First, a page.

[note: In my capacity as a male, I am bound by law to make some sort of gratuitous comment like "and sadly, no one was there to appreciate it"]

I can't figure out why I burped. I'm sure there was some physiological reason as to "how" so save me your medical jargon; I said I don't know "why." I just didn't realize that I ever had the capacity to burp spontaneously with such force, depth and character. If I could just take that skill and bottle it, I'm sure it wouldn't smell good and I'm not sure I could use it to teach myself to use a sewing machine.

Wednesday, August 18, 2010

Missed Opportunities

For those of you keeping score, you can file this on under "moderately serious" (and stop reading now if you are looking for goofiness. I intend to be intentionally unfunny. As opposed to...oh hell, you finish the joke; I'm trying to be good).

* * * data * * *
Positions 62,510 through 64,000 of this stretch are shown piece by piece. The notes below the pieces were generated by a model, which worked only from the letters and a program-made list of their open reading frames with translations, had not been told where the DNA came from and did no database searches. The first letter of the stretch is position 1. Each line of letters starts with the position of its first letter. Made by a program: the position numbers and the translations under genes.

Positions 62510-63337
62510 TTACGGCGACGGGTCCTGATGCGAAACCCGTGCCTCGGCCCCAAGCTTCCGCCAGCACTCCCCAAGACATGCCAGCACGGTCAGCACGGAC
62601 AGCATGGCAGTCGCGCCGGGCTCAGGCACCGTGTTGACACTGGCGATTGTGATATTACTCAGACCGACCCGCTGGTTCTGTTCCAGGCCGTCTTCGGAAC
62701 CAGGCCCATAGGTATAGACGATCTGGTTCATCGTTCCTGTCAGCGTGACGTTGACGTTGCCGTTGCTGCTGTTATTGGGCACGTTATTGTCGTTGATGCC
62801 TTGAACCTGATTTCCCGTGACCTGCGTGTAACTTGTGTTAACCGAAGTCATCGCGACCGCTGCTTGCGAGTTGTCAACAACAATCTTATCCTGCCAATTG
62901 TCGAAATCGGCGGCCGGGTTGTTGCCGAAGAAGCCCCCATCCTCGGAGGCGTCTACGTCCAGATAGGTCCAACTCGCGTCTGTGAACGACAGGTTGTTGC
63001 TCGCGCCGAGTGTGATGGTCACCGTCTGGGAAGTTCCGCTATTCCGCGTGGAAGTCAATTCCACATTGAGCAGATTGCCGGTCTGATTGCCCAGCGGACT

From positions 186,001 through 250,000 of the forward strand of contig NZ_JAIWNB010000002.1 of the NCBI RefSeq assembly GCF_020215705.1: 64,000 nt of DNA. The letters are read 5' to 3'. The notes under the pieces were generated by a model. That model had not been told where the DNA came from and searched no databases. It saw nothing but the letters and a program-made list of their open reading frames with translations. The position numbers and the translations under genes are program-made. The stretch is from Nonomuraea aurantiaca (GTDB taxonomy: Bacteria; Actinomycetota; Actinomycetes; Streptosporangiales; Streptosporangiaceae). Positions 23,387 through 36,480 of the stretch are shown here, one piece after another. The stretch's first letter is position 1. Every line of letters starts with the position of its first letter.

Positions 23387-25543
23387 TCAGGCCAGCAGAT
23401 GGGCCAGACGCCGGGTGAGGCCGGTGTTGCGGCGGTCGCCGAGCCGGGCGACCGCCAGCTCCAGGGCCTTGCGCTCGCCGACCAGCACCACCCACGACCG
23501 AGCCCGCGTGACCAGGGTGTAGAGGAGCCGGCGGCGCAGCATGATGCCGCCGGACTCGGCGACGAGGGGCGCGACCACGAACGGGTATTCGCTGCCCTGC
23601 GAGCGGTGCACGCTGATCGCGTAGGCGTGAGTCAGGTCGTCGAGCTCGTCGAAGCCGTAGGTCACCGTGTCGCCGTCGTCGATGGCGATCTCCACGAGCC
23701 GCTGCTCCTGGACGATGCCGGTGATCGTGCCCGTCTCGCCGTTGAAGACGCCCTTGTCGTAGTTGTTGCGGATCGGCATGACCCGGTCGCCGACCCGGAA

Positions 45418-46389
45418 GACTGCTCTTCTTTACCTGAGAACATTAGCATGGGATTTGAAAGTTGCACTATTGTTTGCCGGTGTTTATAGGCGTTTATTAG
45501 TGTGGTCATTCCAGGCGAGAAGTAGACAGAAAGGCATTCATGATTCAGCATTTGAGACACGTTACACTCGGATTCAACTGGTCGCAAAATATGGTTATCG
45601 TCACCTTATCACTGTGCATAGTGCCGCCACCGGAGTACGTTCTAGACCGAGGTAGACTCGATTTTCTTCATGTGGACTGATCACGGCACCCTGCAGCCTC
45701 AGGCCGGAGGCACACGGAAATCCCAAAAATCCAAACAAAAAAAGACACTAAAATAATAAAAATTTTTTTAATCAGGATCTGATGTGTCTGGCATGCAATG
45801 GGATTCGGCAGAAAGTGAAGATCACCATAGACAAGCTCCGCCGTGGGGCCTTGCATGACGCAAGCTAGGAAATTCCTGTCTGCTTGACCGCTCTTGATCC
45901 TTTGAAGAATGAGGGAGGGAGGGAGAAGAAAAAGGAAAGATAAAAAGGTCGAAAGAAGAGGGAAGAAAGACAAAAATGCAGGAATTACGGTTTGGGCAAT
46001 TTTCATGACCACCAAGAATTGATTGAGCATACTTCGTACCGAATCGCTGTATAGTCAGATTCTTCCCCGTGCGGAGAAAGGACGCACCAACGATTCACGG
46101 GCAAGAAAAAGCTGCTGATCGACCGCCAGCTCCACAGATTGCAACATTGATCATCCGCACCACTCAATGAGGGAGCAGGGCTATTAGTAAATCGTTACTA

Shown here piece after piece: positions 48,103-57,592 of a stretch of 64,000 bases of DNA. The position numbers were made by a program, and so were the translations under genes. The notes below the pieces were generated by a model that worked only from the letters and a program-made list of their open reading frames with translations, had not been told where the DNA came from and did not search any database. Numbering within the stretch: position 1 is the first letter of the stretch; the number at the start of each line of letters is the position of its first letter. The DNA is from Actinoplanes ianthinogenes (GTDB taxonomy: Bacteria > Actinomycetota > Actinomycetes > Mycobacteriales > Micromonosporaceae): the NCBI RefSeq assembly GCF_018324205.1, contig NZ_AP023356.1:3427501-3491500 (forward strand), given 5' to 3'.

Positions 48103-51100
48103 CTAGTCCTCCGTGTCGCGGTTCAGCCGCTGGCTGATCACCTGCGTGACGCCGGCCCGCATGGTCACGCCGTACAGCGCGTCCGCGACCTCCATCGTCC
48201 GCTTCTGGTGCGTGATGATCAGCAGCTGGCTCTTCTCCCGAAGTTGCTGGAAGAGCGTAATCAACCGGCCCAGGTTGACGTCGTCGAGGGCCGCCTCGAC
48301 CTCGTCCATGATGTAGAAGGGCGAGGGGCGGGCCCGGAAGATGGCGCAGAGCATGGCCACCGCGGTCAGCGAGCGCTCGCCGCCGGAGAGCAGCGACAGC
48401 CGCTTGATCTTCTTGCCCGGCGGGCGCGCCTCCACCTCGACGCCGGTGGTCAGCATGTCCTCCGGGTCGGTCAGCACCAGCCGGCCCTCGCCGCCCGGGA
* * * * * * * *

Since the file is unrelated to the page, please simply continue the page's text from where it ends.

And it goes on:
I have been wondering if I have missed any opportunities in my life. As with most other contemporary opportunities for self reflection, this comes about because of Facebook. I look at people I knew and that triggers memories and I wonder about the Road Not Taken (not the misinterpreted "unpopular choice" version, but the more accurate "choices you can;t take back" version). Have I missed any opportunities in life, or made choices which I wish I could have made differently? How would my life have been different.

I am not talking about made choices I have made. Sure, if I could have stopped myself, I wouldn't have hit that woman with that Frisbee, or gotten that speeding ticket or any number of other stupid moves I have made. But I'm talking about when I had a choice and made it to go one way or the other. Did I miss something by not choosing otherwise?